For someone who has been trying for a pregnancy, it is naturally tempting to want to share the exciting and potentially life-changing news of a positive home pregnancy test. Common wisdom has been to keep it secret, though, until the end of the first trimester, once miscarriage is less likely. After all, if you’ve taken the test when your period is a week late, you still have a 20% chance of losing the pregnancy.
But when sharing the news early in pregnancy is taboo, women and their partners are forced to suffer losses in silence. And their friends not only miss out on the chance to comfort them, they also do not have the opportunity to learn that miscarriages are a common part of childbearing for normal, healthy women.
There are several reasons why talking about early pregnancy and miscarriage is taboo. Historically, miscarriages were (mistakenly) attributed to women’s activities, such as doing heavy loads of wash by hand or running a foot-pedal sewing machine. Today women may still be made to feel guilt and shame when they miscarry. In addition, they may be justifiably worried about employment discrimination, and cautious about sharing the news until it is a sure thing. And they may be concerned about “jinxing” the pregnancy.
But this reluctance also stems, I think, from not having good ways to think and talk about new, not-yet-stable pregnancies. For many people, it may be emotionally premature to start talking about a “baby” when there’s a significant chance the pregnancy will not last. They may be reluctant to trigger well-wishers’ mistaken assumptions that sharing the news means it’s time to send baby gifts, or ask about the due date and brainstorm baby names. Becoming attached to a pregnancy and then miscarrying is difficult, and made all the harder knowing that future pregnancies come with the same substantial odds of miscarrying.
We need a new way to think and talk about early pregnancy and early pregnancy loss, so that we can discuss it openly and without shame. We can create a longer emotional ramp-up that correlates with the increasing security of the pregnancy over the course of the first trimester.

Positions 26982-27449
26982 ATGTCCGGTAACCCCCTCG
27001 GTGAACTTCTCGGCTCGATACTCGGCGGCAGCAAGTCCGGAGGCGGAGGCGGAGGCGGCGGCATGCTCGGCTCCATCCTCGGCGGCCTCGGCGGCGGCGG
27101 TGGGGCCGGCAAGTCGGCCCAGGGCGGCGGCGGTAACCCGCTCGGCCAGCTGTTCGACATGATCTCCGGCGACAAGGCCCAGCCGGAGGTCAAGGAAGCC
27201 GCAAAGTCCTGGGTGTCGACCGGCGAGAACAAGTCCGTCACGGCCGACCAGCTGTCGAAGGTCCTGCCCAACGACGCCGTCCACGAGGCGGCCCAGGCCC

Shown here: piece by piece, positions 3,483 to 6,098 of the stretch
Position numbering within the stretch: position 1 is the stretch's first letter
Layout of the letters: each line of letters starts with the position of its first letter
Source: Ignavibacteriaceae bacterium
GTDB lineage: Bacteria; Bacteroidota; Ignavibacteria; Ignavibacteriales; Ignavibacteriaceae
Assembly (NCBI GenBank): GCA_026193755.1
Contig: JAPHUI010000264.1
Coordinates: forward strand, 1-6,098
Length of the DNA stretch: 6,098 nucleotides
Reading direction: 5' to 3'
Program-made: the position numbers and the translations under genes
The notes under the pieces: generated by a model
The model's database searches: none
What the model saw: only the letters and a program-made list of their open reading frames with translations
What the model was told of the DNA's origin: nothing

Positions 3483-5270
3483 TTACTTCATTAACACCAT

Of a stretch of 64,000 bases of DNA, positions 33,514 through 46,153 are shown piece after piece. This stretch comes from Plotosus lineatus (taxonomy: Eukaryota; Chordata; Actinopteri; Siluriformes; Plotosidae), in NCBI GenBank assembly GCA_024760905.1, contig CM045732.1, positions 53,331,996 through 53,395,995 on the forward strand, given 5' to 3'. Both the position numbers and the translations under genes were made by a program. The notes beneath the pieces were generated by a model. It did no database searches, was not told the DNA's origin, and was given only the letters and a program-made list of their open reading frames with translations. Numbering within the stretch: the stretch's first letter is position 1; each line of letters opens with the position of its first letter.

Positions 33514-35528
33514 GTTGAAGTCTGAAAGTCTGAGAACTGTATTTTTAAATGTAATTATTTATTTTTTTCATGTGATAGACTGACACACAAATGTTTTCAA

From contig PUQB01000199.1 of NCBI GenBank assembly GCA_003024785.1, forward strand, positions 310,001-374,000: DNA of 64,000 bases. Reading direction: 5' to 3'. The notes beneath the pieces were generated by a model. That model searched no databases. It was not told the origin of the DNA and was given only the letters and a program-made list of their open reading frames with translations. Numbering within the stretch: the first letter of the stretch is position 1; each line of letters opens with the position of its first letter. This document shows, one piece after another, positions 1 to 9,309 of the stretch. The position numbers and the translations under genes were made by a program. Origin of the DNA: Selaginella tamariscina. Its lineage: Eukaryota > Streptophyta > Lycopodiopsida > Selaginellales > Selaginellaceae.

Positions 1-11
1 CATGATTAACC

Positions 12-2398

For inspiration, we can look to the past, and the ancient agricultural metaphors that made a child the “fruit of my loins” for a man, and the “fruit of my womb” for a woman. Before the terminology of modern embryology took root in the nineteenth and twentieth centuries, agricultural metaphors for fertility were ubiquitous and intuitive to a population still grounded in farming culture.1 Men bragged that they “ploughed” their wives, planting their “seed.”2 Medical writers too used such language, and acknowledged that miscarriages were common. Jakob Rueff, the author of the sixteenth-century manual The Expert Midwife, described the embryo as “like a tender flower and blossom of trees, which is easily cast down and dejected with any blast of wind and rain.”3 When medical care was needed to complete a later miscarriage that could otherwise leave a woman infected or hemorrhaging, medical guides offered recipes for herbal stimulants to help “expel the dead fruit.”4 A pregnant woman’s innards remained metaphorically botanical until she delivered, and in the words of early nineteenth-century midwife Martha Ballard, became “the living mother of a living child.”5
We can and should embrace modern prenatal care, of course. But we can draw on thousands of years’ tradition of agricultural metaphors to describe early pregnancy. This language can make us think of cultivating a delicate crop, in the early weeks after the pregnancy test when modern metaphors of “bonding” with a baby seem premature.